A key objective of Australia’s aid to Pakistan has been assisting women and girls with a focus on education, increased access to quality reproductive health and gender-based anti-violence services…reports Asian Lite News
Australian Prime Minister Scott Morrison’s government has decided to cease all bilateral aid to Pakistan, which includes support for successful programmes helping poor women and girls, as funds for development assistance were diverted to the Pacific, a media report said.
Australia has a 70-year history of providing aid to Pakistan but will end all government to government development assistance in 2020-21, The Sydney Morning Herald reported on Monday citing the latest aid programme performance report on Pakistan as saying.
“Funding in Australia’s overall aid program has been redirected to support new initiatives in our immediate Pacific region,” the performance report said.
“This has reduced bilateral aid to Pakistan from AU$39.2 million in 2018-19 to AU$19 million in 2019-20 and funding for bilateral programmes will fully cease in 2020-21.”
A key objective of Australia’s aid to Pakistan has been assisting women and girls with a focus on education, increased access to quality reproductive health and gender-based anti-violence services.
But Australia’s overall foreign aid budget has been slashed by 27 per cent in real terms since 2013 and now makes up just 0.82 per cent of federal government spending, an all-time low.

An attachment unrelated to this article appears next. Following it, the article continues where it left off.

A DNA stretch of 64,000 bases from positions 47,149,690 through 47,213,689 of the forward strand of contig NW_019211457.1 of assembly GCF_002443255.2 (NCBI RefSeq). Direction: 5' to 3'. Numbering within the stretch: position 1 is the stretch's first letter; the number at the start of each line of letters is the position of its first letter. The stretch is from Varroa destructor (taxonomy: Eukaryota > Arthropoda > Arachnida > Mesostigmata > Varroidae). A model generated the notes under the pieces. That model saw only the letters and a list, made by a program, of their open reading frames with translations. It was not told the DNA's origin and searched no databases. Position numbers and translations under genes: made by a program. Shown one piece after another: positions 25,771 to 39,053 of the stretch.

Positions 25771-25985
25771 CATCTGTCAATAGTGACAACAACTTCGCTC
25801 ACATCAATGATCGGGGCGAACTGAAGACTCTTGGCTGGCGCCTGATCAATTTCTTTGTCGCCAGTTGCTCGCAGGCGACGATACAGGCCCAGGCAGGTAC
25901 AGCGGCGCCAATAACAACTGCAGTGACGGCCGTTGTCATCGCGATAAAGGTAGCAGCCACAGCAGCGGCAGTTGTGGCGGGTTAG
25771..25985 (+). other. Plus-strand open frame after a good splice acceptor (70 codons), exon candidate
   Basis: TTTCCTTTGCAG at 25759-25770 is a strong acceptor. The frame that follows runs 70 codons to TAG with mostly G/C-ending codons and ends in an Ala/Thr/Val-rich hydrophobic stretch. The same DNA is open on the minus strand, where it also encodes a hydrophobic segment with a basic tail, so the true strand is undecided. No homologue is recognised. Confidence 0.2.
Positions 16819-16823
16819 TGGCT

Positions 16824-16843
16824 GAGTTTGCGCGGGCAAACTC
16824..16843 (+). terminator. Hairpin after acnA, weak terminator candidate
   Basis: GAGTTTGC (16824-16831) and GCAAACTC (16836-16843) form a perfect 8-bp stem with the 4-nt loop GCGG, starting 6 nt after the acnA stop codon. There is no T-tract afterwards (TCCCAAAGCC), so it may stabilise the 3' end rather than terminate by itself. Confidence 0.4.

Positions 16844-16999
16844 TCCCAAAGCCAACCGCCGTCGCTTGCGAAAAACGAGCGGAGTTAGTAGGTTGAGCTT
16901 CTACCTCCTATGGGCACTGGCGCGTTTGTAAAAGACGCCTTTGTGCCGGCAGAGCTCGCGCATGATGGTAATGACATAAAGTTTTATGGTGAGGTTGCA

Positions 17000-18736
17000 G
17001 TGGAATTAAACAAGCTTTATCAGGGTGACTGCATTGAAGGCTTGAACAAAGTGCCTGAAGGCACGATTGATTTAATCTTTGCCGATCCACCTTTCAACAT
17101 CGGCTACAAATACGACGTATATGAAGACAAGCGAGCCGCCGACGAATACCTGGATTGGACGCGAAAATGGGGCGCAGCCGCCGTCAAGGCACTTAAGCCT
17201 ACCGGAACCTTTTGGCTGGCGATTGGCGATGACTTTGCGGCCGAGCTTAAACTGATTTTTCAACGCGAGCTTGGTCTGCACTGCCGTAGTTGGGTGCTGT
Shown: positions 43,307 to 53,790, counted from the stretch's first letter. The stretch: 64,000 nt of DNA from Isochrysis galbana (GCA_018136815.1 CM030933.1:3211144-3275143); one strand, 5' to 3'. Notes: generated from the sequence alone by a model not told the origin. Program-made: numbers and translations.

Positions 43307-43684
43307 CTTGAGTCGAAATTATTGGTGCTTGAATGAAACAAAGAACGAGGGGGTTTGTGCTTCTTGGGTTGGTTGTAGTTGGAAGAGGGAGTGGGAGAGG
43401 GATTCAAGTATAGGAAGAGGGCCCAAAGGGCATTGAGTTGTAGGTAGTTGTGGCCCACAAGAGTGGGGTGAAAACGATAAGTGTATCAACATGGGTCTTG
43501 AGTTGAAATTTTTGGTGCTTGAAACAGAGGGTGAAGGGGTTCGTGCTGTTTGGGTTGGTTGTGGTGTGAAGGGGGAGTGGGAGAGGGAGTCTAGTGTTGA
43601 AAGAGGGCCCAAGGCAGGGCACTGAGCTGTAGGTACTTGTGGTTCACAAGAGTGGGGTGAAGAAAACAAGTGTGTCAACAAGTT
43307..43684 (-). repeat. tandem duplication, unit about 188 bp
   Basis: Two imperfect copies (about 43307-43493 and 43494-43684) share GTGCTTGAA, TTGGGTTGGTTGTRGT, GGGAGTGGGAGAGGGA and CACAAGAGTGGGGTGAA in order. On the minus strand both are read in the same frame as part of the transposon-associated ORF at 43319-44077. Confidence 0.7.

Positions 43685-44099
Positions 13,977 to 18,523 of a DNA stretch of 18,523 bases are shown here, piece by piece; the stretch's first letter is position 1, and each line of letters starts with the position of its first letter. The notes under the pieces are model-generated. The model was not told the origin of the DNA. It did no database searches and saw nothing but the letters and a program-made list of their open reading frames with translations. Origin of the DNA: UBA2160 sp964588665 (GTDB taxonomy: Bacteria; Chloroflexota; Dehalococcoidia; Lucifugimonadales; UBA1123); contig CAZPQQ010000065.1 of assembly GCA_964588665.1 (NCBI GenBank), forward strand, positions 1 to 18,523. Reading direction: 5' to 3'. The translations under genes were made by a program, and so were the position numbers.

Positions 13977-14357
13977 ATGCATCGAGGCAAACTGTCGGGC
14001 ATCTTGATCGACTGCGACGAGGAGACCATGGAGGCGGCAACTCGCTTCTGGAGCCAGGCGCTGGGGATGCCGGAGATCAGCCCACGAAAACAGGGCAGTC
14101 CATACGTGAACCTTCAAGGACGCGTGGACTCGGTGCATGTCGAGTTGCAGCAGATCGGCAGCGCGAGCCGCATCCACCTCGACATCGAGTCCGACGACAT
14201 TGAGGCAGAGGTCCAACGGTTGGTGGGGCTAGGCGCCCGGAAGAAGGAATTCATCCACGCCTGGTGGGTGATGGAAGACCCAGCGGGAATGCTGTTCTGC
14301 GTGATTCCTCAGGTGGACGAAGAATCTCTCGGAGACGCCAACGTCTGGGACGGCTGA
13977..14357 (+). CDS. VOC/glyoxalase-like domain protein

Despite those cuts, the Morrison government has pledged an Australian “step-up” in the Pacific and aid spending in that region was lifted to a record AU$1.4 billion in 2019-20.
Last financial year Australia’s aid to Pakistan provided food and cash transfers to over two million poor people affected by drought and internal displacement, The Sydney Morning Herald said.
It supported a further 1.2 million people in disadvantaged regions, helping them to gain access to justice, public services and business grants.
While bilateral aid will end, Pakistan will continue to receive some Australian humanitarian and “regional” funding such as scholarships for study in Australia. This will total approximately $13.5 million in 2020-21.
A spokesman for the Department of Foreign Affairs and Trade said Australia “will continue to work with Pakistan on areas of shared interest, including through trade and investment, community links, defence cooperation, human rights and gender equality, and regional security.”
Besides Pakistan, Nepal has also been hit by cuts to Australia’s aid. Bilateral assistance to the Himalayan nation will be 42 per cent lower in 2019-20 than the previous year.